Geneva Steam Con, 2016
On Friday morning, March 11th, we drove down to the Lake Lawn Resort at Delavan, Wisconsin, for the second Geneva Steam Con. It was a pleasant drive of a bit less than an hour, and we found the resort with out much trouble.
Lake Lawn Resort has been a vacation “destination” since 1878. The expansive grounds include a golf course, indoor swimming pool, and other recreational facilities, as well as a lovely view of Delavan Lake. Although none of the original buildings remain, the existing complex has a pleasantly rustic style while being fully modern in every respect.
We got checked in easily, and were given a very convenient room close to the main building and just a short distance from the conference center, which also houses the two main restaurants. The sprawling complex is rather mazelike, but one can learn one’s way around fairly easily.
Once settled in, we found Convention registration in the Conference center, and then took a look into the Dealers’ Room before the first panel. This was “How To Mentally and Physically Survive a Con,” presented by Leesa Almgren. As most of the people present were veteran con-goers, this was chiefly preaching to the choir, but Ms. Almgren gave an enjoyable presentation, and audience members swapped useful tips.
Following that, we went to “Arming Your Steampunk Vessel,” by Scott Logan, which reviewed artillery technologies ranging from the Napoleon cannon that was still standard armament at the beginning of the US Civil War to the Dynamite guns and TNT loaded projectiles of the early 20th Century. This was a pretty comprehensive though not too technical review that showed an impressive knowledge of the subject.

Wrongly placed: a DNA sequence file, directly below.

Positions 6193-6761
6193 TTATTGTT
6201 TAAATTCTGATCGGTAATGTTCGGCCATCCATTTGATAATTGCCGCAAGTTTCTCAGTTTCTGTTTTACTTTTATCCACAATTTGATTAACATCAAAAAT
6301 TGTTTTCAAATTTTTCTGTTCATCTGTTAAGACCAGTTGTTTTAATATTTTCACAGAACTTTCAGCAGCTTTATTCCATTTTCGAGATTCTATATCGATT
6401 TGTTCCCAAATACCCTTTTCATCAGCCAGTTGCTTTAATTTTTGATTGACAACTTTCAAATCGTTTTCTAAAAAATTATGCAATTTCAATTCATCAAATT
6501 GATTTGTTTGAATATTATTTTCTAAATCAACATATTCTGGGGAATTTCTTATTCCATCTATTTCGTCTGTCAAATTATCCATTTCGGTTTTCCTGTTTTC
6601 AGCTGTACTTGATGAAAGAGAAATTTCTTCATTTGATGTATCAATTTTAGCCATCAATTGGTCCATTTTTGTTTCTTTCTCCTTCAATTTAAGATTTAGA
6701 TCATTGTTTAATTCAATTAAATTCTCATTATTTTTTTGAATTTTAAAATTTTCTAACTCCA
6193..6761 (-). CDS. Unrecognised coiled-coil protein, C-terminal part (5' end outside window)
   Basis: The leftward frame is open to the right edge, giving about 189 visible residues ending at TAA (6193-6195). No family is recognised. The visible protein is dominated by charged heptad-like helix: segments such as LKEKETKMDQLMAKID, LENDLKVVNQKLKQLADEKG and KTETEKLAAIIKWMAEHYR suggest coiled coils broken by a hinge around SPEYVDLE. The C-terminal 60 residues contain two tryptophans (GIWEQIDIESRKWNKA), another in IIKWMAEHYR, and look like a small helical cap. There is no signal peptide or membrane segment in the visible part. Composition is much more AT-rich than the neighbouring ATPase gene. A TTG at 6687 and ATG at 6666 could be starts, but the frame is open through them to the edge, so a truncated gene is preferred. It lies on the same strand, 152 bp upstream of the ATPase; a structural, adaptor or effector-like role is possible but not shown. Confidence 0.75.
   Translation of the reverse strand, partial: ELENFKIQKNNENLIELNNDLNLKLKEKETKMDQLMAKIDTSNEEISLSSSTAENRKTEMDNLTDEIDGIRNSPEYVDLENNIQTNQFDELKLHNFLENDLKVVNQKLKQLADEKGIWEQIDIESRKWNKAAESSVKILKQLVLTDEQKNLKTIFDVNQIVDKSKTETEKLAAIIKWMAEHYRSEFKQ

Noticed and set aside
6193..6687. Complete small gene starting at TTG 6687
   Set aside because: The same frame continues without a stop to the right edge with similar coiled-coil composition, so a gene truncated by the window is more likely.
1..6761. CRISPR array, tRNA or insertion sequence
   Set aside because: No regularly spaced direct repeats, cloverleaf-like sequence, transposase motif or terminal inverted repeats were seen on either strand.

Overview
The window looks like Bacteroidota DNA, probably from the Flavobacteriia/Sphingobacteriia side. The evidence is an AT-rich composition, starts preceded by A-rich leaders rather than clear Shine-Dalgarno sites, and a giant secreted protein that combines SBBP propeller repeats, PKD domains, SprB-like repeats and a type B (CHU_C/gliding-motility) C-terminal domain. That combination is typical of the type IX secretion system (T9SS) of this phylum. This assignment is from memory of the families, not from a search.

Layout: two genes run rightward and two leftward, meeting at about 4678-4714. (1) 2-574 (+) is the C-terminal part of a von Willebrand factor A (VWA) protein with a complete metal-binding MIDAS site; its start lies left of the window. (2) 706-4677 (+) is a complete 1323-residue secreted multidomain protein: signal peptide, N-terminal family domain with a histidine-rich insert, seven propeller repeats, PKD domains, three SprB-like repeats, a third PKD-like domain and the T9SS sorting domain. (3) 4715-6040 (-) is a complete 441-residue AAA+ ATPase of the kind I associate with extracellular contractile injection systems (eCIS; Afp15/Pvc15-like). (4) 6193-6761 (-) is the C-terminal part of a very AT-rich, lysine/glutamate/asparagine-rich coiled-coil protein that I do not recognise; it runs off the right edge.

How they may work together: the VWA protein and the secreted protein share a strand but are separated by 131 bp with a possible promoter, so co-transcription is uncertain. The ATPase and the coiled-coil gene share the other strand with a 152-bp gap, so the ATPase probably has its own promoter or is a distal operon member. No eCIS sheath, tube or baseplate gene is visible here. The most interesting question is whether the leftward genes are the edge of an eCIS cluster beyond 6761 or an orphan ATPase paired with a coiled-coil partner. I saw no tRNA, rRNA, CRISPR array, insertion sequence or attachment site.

In the three o’clock hour, I dropped in on hat maven Greg Jensen’s presentation on Men’s Hats. Mr. Jensen gave a talk on Steampunk era men’s headwear, using his truly impressive personal collection of hats, and including information on care and maintenance.
Next, we went to “Wear to Begin: Women’s Fashion,” presented by Emily “Dragonweilder” Shultz, which was a nice introduction to Steampunk fashions for women, and how to find and wear them.
We then hung around for the first stage of the Costume Contests which were scheduled throughout the convention. This one was for “beginners” and had some very impressive costumes, many of which followed the “Fairy Tale” theme of the weekend. My favorite was the awesome Steampunk Big Bad Wolf by Timothy Smith, the centerpiece of which was a heavily modified wolf mask, which had had a completely scratchbuilt top hat (with visible steamworks) added. He also had a very impressive prosthetic clawed hand, and steampunk boot tops.
Having checked out the dinner options, we had made reservations for the Frontier Restaurant, which, as the hotel’s main restaurant, tends to be pricey. However, they had a seafood buffet Friday night which was not unreasonable, and promised to be edible for us. (The regular menu suffers from over-trendiness. Every dish has either cheese (which my wife can’t eat), exotic peppers (which neither of us like) or both (Jalapeno Cheddar Smashed Red Potato?)) The buffet was quite good. The cocktail shrimp had an idodiney taste which only indicated that they were deep-sea shrimp and not farm-raised, which is not a reflection on their preparation. Deep fried shrimp were very good, as was the battered cod. There was a very nice salad bar with a broccoli slaw that was good enough that we went back to it the following night. I tried the seafood macaroni and cheese, which was very good macaroni and cheese, but light on the seafood.
The dessert table was very nice, in particular a mandarin orange cheesecake that was just delicious.